Online backup services expand to meet consumer demand

Make room: The file-storage marketplace is about to get even bigger and that’s good news for consumers.

Major companies, including Google and Microsoft, are set to expand their services for online file storage and backup. Indeed, as consumer demand reaches an all-time high, tech companies are in fast development to emerge as the go-to choice.

Trusting Online Backup

Increasingly, both businesses and consumers have been trusting the Internet as a secondary backup for their files. For some, it’s already emerged as the primary solution. The reason being? Space and reliability.

Files lost can be a nightmare. However, saving every bit of data locally can cause machines to buckle under the bulk. The solution? A third-party provider.

Third-party providers, such as Dropbox, enable swift upload, distribution, and sharing of complex files across a wide network. With online backup and storage, collaboration becomes all the more simple to achieve and upload times crunch down to seconds.

What has also become apparent over recent years is that public trust in security and encryption services has increased as well. The result? Consumer confidence. And with that confidence, not much else stands in the way of choosing the Internet for reliable backup.

Google “GDrive”

As usual, Google’s plans have turned heads in the industry. With its “GDrive” entry into the market, it’s a clear sign that online file storage is here to stay. Like cloud computing, it’s the new way of managing data.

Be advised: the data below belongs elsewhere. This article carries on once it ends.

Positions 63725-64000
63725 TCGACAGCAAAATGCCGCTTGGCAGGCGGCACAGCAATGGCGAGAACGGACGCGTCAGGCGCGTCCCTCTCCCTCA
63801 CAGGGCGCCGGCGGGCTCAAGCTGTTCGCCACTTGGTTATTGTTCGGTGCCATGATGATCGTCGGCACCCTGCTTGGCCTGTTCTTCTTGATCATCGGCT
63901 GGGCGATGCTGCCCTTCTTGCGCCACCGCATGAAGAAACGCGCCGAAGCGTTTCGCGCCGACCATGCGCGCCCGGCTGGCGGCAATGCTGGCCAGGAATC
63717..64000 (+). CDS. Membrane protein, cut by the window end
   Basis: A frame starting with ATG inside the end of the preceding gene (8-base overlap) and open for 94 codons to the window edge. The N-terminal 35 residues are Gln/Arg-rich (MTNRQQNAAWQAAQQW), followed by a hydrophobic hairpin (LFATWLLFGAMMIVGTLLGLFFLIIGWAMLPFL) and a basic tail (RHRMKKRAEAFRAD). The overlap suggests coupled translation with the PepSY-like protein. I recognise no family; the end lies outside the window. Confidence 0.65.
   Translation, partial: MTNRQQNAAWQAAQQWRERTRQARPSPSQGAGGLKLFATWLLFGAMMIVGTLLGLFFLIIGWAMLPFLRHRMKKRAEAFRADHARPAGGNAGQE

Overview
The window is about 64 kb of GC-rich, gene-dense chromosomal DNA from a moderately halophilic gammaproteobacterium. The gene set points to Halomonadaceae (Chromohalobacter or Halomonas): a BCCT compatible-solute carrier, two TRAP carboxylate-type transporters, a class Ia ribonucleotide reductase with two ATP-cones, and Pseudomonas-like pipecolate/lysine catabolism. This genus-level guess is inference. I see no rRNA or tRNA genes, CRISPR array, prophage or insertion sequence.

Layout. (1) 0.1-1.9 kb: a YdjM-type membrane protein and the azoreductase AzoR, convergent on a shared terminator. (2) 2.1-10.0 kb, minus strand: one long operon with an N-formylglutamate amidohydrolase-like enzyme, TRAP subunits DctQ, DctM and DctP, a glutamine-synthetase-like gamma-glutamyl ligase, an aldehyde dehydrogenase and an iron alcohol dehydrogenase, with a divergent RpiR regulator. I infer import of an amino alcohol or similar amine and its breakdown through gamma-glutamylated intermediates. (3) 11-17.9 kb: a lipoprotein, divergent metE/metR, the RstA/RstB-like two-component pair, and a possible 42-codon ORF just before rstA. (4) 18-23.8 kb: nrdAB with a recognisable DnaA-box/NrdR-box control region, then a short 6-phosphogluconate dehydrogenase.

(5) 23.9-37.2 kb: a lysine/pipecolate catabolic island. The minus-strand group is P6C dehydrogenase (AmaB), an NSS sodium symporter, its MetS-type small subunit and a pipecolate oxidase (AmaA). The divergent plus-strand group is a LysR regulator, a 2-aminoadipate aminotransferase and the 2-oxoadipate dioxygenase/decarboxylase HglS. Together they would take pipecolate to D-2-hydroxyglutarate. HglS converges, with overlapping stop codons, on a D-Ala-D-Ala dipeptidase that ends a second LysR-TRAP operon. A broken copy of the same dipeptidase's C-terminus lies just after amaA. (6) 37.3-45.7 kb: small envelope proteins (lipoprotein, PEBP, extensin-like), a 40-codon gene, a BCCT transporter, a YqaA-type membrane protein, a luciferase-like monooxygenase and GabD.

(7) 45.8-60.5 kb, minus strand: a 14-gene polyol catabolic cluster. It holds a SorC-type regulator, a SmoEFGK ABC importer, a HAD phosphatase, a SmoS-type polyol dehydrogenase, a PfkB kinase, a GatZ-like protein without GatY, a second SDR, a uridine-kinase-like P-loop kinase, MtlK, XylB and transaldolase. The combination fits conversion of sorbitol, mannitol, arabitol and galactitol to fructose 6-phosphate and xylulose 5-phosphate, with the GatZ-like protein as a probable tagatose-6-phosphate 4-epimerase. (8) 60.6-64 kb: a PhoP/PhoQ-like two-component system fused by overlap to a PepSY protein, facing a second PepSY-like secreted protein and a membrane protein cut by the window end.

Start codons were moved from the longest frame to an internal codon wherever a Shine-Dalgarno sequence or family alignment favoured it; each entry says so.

While Google’s own version of GDrive is yet to be launched (plans are tentative for end of 2010), Memeo Connect 2.0 is unofficially dubbed just that: “GDrive.”

Synced up with Google Apps, Connect 2.0 enables users to access their Google documents and files from their desktop. You needn’t be online to do so and once you do go online, it instantly syncs with Google Apps to make all your changes available there.

Market Price

In beta, Memeo’s “GDrive” is currently free, but the final version will cost $9 per user per year.

Though other services such as Dropbox offer more space for free, Memeo’s seamless synchronization with Google Apps is a big selling point. And at less than $10 per year, many subscribers will think the price a bargain, given the tool’s capabilities.

This leads to the question though: How much will consumers pay for such services?

Don’t fear. In a competitive marketplace, plans should continue to be priced reasonably. With so many providers, the last thing a company would want to do is price itself out of the market – especially with cloud storage looking to be the way of the future.

An Expansive Future

Indeed, a recent Wall Street Journal article predicts that this is just the beginning. Online file storage can only get bigger as the traditional model of local files grows outdated and unnecessarily bulky. Why overload your own hard drive when there’s a simpler solution? (Even if it comes as a paid subscription.)

Memeo’s Connect 2.0 is making a splash right now. Google’s own version is readying for launch, as is Windows Sync Live, and Wikipedia lists over 25 current providers of online backup service, including Dropbox, Gladinet, SugarSync, and Mozy.

With space virtually unlimited, who knows how big the market can get. And as with most products, the more competition, the better it is for the consumer: More options, more innovation, more space.